The Washington Post

Ro­bots keep Ama­zon pack­ages rolling

Ware­house sys­tem Pe­ga­sus aims to en­sure Prime’s one-day de­liv­ery

- ON I.T. BY PE­TER HOLLEY pe­ter.holley@wash­ Business · Tech · Amazon · Jeffrey Bezos · Washington State · Las Vegas · Amazon Prime · United States of America · Boston · Robots · Roboethics · Denver

The sprawl­ing ware­house, which looks big enough to dou­ble as an air­port hangar, is unof­fi­cially known as the “ro­bot high­way.”

In­side Ama­zon’s Denver sort­ing cen­ter, an army of or­ange ro­bots — each one about the size of a large suit­case with a small con­veyor belt on top — glides across the con­crete floor, pick­ing up and mov­ing pack­ages to one of hun­dreds of chutes that or­ga­nize items by Zip code be­fore they’re shipped to cus­tomers.

Though largely un­known to the out­side world, the ro­bots known as Pe­ga­sus have logged more than 1.5 mil­lion miles of driv­ing, ac­cord­ing to an Ama­zon blog post de­scrib­ing work in­side the ware­house. (Ama­zon founder and chief ex­ec­u­tive Jeff Be­zos owns The Wash­ing­ton Post.)

Ama­zon un­veiled Pe­ga­sus dur­ing the key­note ses­sion at its first-ever re:MARS con­fer­ence in Las Ve­gas last week, de­voted to, in Ama­zon’s words, “Ma­chine Learn­ing, Au­to­ma­tion, Ro­bot­ics, and Space.” It was there that Ama­zon re­vealed that the com­pany has 200,000 ro­bots work­ing at dozens of distri­bu­tion fa­cil­i­ties around the world.

Ac­cord­ing to GeekWire, Ama­zon ro­bot­ics vice pres­i­dent Brad Porter said: “We sort bil­lions of pack­ages a year. The chal­lenge in pack­age sor­ta­tion is, how do you do it quickly and ac­cu­rately?

“In a world of Prime one-day [de­liv­ery], ac­cu­racy is su­per im­por­tant,” Porter added. “If you drop a pack­age off a con­veyor, lose track of it for a few hours — or worse, you [sort] it to the wrong des­ti­na­tion, or even worse, if you drop it and dam­age the pack­age and the in­ven­tory in­side — we can’t make that cus­tomer prom­ise any­more.”

Ama­zon said it has 40 sort­ing cen­ters around the world, though Pe­ga­sus tech­nol­ogy is op­er­at­ing in only a few of those. The com­pany said it plans to in­tro­duce the ma­chines to more cen­ters.

De­spite be­ing home to about 800 wheeled ro­bots, the ware­house re­lies on hu­man work­ers, ac­cord­ing to Ama­zon. Asked how many peo­ple are work­ing in sort­ing fa­cil­i­ties like the Denver ware­house, Ama­zon said it’s tough to give a pre­cise num­ber. The count varies, de­pend­ing on sea­son and lo­ca­tion.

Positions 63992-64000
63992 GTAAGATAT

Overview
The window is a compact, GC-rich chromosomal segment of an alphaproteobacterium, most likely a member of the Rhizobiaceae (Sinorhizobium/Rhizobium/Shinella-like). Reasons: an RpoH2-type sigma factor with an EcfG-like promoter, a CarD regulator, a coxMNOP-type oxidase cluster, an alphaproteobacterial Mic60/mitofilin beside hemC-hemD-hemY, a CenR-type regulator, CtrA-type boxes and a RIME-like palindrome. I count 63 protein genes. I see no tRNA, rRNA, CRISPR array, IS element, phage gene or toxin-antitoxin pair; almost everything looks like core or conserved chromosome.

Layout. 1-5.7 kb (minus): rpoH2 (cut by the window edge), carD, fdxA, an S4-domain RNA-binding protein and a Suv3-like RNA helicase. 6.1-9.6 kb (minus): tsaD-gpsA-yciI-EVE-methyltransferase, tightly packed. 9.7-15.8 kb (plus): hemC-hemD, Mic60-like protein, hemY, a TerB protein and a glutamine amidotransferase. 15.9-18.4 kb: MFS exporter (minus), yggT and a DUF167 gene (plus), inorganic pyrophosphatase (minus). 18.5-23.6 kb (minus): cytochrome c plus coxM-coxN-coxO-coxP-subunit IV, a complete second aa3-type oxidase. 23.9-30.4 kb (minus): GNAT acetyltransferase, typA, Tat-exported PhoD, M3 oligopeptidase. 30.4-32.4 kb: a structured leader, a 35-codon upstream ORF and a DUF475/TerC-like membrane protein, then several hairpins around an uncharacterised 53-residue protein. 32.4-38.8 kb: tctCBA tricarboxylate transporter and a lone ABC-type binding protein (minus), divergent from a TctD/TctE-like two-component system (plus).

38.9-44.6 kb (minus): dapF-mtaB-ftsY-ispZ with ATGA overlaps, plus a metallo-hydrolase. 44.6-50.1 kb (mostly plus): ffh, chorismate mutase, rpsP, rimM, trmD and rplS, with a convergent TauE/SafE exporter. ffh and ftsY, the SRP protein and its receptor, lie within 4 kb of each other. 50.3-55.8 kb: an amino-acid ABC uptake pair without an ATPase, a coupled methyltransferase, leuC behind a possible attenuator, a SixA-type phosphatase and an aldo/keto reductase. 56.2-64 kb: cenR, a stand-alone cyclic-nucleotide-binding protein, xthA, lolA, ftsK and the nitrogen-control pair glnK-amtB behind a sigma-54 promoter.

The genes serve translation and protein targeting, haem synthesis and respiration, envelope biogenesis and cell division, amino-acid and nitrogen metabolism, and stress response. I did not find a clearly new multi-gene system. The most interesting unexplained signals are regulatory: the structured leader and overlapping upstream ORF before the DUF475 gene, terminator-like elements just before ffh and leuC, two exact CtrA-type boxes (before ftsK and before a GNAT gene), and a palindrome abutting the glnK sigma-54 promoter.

The com­pany also said it’s dif­fi­cult to pro­vide the num­ber of work­ers at the ware­houses with­out ro­bots.

Ama­zon said the com­pany is still hir­ing peo­ple for cen­ters where ro­bots are op­er­at­ing and will con­tinue to do so. Hu­man jobs in­clude area man­agers, main­te­nance tech­ni­cians, safety engi­neers and “amnesty work­ers,” who are trained to go onto the floor to fix a ro­bot or re­trieve stray pack­ages.

The Denver sort­ing cen­ter is man­aged by five “flow con­trol spe­cial­ists” who rely on soft­ware to over­see in­bound and out­bound pack­ages, the com­pany said.

The de­liv­ery process begins when a ro­bot ar­rives at a sta­tion where a hu­man as­so­ciate scans a pack­age and places it on top of the ma­chine, ac­cord­ing to Ama­zon. Once the ro­bot takes off, fol­low­ing a pro­grammed route, on­board cam­eras help the ro­bot avoid ob­sta­cles as it moves to­ward a chute, a jour­ney that takes about two min­utes.

The traf­fic is mon­i­tored by the Kin­dle-equipped flow con­trol spe­cial­ists, who can ac­cess re­al­time in­for­ma­tion about the fluc­tu­at­ing vol­ume of pack­ages mov­ing through the build­ing, ac­cord­ing to Ama­zon. The work­ers can iden­tify con­ges­tion ar­eas in the ware­house or spot ro­bot mal­func­tions, said Cathryn Kachura, a spe­cial­ist who refers to the ma­chines as “her ba­bies” in an Ama­zon video in which she dis­cusses her job re­spon­si­bil­i­ties.

“If you had told 10-year-old me that my job would re­volve around ro­bots ev­ery day, there’s no way I would have be­lieved you,” Kachura said.

Ama­zon plans to con­tinue adding ro­bots to other U.S. sort­ing cen­ters this year, but it isn’t the only com­pany to of­fer a glimpse of ro­bots han­dling pack­ages.

In March, Bos­ton Dy­nam­ics re­leased footage of a wheeled emu-like ro­bot glid­ing across a ware­house floor with ease, demon­strat­ing its abil­ity to pick up and move large boxes us­ing what ap­pear to be suc­tion cups at the end of a long neck.

At 6 feet tall and 231 pounds, the ma­chine known as “Han­dle” was de­signed to carry up to 33 pounds while ma­neu­ver­ing in tight spa­ces, ac­cord­ing to the com­pany. The ro­bot first ap­peared on­line, in a dif­fer­ent form, about two years ago.

 ?? MARK LENNIHAN/AS­SO­CI­ATED PRESS ?? Dur­ing its re:MARS con­fer­ence in Las Ve­gas last week, Ama­zon un­veiled a ro­botic pack­age-han­dling sys­tem used in some of its ware­houses. Ad­di­tional ro­bots and peo­ple are ex­pected to join the en­deavor.
MARK LENNIHAN/AS­SO­CI­ATED PRESS Dur­ing its re:MARS con­fer­ence in Las Ve­gas last week, Ama­zon un­veiled a ro­botic pack­age-han­dling sys­tem used in some of its ware­houses. Ad­di­tional ro­bots and peo­ple are ex­pected to join the en­deavor.
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